Gerald Celente is a world renowned trend researcher. The guy is super funny and always right on the money. He predicted long ago the world wide protests (including in the US) due to the economy. He often says, “When the people have nothing to lose, they lose it”. I was checking up on his latest interviews only to find out that his account with over $100,000 in it has been closed on (meaning it as a $0 balance now) due to the bankruptcy of MF Global (whom he had an account with since they bought out the company he did business with). They were one of the largest brokerage companies in the US.
This case illustrates my concerns about our economy. MF Global took customers deposits and gambled with it. The gamble went bad and they didn’t have the money to cover the customers accounts, and therefore went bankrupt. The question is what happens to the customers? The judge in the case has ordered the trustee to give some of the customers 60% of there accounts. I looked up on the gov FDIC page to see what is covered and found this: “Increasingly, institutions are also offering consumers a broad array of investment products that are not deposits, such as mutual funds, annuities, life insurance policies, stocks and bonds. Unlike the traditional checking or savings account, however, these non-deposit investment products are not insured by the FDIC.”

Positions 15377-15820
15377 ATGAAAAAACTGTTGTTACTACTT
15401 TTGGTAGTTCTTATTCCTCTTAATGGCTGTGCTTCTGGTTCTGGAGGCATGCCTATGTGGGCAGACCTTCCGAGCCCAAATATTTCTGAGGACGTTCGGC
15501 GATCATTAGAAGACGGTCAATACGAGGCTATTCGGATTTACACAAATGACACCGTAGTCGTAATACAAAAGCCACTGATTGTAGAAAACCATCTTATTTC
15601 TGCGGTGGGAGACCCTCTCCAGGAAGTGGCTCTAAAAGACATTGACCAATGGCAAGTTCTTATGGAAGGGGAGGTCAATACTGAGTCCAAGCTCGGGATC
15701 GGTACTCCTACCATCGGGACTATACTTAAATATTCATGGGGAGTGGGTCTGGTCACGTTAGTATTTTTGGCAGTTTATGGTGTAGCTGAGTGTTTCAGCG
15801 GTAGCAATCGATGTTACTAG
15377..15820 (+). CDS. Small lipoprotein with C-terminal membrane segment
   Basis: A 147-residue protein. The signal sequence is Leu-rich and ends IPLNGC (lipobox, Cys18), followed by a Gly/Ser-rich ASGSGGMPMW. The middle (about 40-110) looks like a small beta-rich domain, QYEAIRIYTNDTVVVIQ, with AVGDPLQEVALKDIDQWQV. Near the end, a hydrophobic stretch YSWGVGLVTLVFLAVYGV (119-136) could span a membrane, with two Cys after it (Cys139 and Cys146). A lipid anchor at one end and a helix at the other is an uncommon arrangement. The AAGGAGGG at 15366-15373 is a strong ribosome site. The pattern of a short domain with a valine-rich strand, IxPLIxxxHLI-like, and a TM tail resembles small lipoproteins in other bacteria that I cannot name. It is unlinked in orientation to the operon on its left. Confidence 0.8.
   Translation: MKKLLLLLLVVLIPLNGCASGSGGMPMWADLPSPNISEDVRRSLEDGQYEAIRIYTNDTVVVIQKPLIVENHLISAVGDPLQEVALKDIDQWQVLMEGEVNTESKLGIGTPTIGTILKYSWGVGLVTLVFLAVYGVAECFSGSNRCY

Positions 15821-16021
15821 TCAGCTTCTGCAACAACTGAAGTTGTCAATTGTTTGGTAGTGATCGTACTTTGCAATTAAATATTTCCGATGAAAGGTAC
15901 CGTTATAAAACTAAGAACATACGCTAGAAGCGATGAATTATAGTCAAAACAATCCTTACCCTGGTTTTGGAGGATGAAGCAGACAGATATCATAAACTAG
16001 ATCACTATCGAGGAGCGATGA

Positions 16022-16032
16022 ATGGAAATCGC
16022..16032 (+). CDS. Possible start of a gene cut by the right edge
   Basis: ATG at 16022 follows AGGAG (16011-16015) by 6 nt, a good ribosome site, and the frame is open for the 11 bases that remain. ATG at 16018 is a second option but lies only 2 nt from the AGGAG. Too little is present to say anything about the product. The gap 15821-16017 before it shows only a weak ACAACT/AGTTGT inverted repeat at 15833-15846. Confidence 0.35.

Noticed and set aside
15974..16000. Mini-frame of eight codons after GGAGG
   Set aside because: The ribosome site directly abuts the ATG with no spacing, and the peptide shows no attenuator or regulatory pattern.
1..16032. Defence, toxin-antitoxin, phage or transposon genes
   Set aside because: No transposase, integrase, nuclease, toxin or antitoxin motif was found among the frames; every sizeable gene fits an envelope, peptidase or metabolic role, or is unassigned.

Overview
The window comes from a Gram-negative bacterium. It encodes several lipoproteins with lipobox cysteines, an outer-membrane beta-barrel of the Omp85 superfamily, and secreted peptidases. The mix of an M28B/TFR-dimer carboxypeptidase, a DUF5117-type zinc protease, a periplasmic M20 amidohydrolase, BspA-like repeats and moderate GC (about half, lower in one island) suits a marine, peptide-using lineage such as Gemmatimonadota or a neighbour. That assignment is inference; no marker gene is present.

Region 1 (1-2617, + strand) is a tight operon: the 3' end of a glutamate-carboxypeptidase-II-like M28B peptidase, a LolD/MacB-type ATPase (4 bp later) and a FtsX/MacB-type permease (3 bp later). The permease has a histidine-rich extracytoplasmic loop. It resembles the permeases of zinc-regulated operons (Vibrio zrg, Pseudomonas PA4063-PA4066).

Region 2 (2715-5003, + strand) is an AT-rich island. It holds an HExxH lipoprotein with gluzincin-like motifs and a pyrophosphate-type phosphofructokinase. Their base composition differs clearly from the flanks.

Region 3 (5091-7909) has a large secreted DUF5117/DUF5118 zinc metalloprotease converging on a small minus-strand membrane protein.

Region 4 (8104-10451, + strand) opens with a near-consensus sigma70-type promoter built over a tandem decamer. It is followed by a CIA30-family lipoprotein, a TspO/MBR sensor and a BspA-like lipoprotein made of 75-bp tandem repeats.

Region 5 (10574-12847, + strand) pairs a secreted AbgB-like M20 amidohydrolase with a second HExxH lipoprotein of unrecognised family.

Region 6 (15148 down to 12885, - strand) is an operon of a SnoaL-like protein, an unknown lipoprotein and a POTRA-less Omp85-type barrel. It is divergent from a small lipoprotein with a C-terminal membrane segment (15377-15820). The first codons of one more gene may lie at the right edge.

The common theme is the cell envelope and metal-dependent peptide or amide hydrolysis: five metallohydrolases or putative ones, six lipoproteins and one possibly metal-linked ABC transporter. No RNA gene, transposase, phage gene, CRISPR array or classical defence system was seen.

So what does this mean? To me it means that banks are using customers deposits to gamble. If it is an FDIC account you are unlikely to personally have any interruption in your service and will have access to your funds (according to recent case histories I looked at), however we as tax payers will be on the line for it. While banks do pay a fee towards the FDIC fund, but it is shrinking according to a 2009 NPR article If they were not to have enough they would borrow from the treasury department (i.e. the tax payers). If you have an account (or safety deposit box) that is not FDIC insured your screwed.